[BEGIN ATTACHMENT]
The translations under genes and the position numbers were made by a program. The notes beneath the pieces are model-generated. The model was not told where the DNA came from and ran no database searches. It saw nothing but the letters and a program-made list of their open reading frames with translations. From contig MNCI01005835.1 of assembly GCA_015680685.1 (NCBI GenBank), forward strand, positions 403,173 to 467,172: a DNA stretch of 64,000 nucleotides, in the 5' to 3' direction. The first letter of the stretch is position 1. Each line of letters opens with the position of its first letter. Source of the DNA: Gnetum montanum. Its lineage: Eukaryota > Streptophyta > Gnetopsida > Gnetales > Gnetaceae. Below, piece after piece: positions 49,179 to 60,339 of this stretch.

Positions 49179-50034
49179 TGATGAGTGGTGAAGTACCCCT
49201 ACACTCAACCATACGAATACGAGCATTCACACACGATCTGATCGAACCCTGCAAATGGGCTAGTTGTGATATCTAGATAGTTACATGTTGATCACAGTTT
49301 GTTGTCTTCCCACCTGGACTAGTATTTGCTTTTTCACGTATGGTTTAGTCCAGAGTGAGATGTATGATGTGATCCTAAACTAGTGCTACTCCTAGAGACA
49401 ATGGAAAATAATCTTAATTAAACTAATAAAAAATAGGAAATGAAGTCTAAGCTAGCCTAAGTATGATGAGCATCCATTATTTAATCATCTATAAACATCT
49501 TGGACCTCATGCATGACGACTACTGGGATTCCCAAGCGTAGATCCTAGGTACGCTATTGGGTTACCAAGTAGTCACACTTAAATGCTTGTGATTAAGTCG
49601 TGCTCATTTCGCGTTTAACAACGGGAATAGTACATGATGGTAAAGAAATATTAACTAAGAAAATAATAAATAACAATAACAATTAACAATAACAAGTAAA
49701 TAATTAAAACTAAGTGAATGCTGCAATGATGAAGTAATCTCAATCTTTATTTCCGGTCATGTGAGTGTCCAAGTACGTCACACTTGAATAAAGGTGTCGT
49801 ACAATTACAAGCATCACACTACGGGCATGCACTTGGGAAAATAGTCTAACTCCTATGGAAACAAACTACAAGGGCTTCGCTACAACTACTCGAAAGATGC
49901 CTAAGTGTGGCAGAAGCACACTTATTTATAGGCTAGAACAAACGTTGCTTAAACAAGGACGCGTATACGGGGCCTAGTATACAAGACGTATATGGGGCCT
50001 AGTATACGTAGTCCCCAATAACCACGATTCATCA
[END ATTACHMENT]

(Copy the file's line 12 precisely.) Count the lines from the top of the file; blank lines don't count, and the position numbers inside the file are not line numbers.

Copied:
50001 AGTATACGTAGTCCCCAATAACCACGATTCATCA